Love Letter to Sunset Heights mural highlights border history


Sunset heights residents, city representatives and Pearl Properties staff gather for the unveiling of the Love Letter to Sunset Heights mural in El Paso, TX. on Saturday, Oct. 13, 2018. The mural took three years to come alive and was painted by local artist Alejandro Lomeli. Photo credit: Eddie Velazquez

It took three years to bring a love letter to El Paso to life in the historical neighborhood of Sunset Heights.

Pearl Properties unveiled the mural, Love Letter to Sunset Heights, during the neighborhood’s annual tour of homes last fall. The mural is painted on the side of the Pearl apartment building at 220 Yandell, which overlooks I-10.

The Pearl’s owners commissioned Alejandro Lomeli as the artistic director in charge of the painting, but the project didn’t happen overnight. Lomeli, who has lived in three different Pearl buildings – including the one where the mural is now – went off to work as a steelworker in Albuquerque for a while as funding for the project was secured along with permission from the El Paso Historic Landmark Commission.

“The Sunset Heights Neighborhood Improvement Association were our main partners,” said Stefanie Uribarri, manager of the Pearl apartment building. “We reached out to them with the idea to see if the community would approve and they were very supportive. They helped us with the process to apply to the Historic Landmark Commission.”

mural 1.jpg

Sunset Heights resident Dolores Henderson gets her first look at the preview of the mural in El Paso, TX. on Saturday, Oct. 13, 2018. Henderson said she has been a longtime resident of the neighborhood and the mural will help visitors know about El Paso history. Photo credit: Eddie Velazquez

Uribarri attributed the idea for the mural to District 1 City Rep. Peter Svarzbein.

“Before he was a city councilman Peter was doing interventions in other buildings and he said ‘you know, the side of that building would be perfect for a mural’ and that was the origin for this concept,” Uribarri said. “That was five years before we even talked to Alex about the mural.”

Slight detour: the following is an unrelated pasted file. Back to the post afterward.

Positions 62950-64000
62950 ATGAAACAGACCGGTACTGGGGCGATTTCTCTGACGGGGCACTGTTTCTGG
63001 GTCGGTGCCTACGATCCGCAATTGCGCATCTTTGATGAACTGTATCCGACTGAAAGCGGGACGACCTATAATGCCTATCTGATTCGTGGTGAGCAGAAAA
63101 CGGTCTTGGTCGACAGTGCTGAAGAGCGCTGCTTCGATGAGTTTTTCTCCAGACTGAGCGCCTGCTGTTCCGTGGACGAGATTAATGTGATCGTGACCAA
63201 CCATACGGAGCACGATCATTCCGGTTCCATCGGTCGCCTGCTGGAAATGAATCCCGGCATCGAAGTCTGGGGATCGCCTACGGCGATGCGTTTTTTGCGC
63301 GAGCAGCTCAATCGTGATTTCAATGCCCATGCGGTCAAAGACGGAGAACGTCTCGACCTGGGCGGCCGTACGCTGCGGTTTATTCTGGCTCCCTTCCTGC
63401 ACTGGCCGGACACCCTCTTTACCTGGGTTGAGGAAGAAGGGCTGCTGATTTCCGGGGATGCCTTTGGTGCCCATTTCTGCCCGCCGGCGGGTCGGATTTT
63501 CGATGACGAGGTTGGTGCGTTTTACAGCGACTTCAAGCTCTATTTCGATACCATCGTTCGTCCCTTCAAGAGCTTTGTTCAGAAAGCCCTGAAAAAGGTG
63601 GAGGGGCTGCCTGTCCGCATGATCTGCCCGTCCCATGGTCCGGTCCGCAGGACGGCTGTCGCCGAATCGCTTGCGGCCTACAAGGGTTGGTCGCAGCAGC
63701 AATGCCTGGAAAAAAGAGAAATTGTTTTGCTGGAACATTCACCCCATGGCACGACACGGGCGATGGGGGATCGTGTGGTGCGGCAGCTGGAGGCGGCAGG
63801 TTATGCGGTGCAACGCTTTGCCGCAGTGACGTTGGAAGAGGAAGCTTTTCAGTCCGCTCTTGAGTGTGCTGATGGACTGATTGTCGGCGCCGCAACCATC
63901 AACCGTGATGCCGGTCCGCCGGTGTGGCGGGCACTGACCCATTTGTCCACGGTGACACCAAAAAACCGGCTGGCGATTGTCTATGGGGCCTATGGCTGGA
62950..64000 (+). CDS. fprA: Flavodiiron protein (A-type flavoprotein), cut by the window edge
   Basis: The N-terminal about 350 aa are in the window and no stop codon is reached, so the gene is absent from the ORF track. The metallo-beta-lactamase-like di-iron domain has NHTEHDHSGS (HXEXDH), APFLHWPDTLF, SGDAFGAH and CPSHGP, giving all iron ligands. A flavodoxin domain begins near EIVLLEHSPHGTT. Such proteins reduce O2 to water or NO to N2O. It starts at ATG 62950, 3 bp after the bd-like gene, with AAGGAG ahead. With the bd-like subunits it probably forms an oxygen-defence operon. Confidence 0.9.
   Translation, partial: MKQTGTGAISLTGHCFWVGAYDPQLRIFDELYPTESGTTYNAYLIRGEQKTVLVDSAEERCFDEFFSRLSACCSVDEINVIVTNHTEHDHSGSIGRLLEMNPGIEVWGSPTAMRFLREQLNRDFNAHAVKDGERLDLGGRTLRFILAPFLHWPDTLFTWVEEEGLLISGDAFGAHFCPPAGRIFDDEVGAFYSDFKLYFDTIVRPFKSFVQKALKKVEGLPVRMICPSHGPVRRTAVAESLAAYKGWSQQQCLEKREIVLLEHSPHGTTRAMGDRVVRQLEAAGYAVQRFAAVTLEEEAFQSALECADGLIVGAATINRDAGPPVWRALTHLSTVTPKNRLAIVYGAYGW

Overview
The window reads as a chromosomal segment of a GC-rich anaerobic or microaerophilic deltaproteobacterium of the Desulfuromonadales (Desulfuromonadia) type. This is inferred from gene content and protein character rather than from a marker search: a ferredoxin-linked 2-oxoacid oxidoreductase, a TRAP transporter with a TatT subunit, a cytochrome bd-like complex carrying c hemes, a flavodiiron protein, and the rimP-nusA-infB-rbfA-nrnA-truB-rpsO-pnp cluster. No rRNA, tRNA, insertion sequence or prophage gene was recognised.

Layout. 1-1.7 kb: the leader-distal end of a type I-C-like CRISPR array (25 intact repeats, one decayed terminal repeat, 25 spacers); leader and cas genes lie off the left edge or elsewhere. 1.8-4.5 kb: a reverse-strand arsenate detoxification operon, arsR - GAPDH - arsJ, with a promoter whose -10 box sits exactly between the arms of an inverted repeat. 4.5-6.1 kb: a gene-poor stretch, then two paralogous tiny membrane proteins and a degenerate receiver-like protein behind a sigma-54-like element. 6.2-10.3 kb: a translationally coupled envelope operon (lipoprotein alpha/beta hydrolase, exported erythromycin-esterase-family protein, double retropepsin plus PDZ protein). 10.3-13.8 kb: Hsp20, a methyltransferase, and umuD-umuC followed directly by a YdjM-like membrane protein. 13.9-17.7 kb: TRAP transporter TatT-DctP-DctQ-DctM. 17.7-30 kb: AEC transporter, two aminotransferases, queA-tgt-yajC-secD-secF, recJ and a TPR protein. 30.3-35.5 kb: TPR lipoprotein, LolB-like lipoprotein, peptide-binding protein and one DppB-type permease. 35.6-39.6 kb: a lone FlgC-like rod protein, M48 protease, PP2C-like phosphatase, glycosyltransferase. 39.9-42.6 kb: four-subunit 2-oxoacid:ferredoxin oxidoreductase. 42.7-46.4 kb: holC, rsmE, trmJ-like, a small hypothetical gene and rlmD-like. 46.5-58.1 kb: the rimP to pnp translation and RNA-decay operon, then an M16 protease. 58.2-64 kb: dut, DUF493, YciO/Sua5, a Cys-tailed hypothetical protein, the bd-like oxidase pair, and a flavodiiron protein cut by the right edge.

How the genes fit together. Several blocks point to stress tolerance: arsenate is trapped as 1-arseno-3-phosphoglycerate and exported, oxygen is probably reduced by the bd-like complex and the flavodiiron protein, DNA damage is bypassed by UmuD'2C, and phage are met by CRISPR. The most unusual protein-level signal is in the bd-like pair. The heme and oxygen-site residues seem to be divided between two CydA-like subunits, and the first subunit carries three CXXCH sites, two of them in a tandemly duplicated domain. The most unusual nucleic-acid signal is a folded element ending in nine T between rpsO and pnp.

The concept for the painting itself stemmed from one of Lomeli’s favorite hobbies. “I love collecting postcards of El Paso,” Lomeli said. “I was going to make a painting out of one and I suggested it as the idea for the mural.”

Lomeli said the first dr

mural 2.jpg

Alejandro Lomeli works on detailing the mural in El Paso, TX. on Thursday Oct. 11, 2018. Lomeli said that his shifts working on the mural ranged from 8-12 hours a day. Photo credit: Eddie Velazquez

aft had more downtown buildings had a sunset as its main element before he decided to focus on Sunset Heights.

“I am a big supporter of local history and historic buildings so I thought it was great if we kept it Sunset Heights and added some historical figures from the history of El Paso,” he said.

Mexican revolutionary hero Pancho Villa and renowned architect Henry Trost, both believed to have been Sunset Heights residents, are featured on the mural.

Lomeli said that his favorite part of the mural was the color scheme.

“I think the buildings coming up and building art are just too drab,” he said. “That’s why I think adding some color is good. And to me, it matches what the neighborhood is like.”

Svarzbein said the high visibility of the mural is a bonus for the community. “For all the cars driving by to be able to see this and for all the people to walking from Sunset Heights to downtown to see this history come alive is beautiful,” he said.

Lomeli hopes the project helps make a broader impact on passers by.

“I want the mural to show that El Paso has talent, that it is not just a mediocre city and I want it to make El Paso stand out,” he said.

Comments are closed.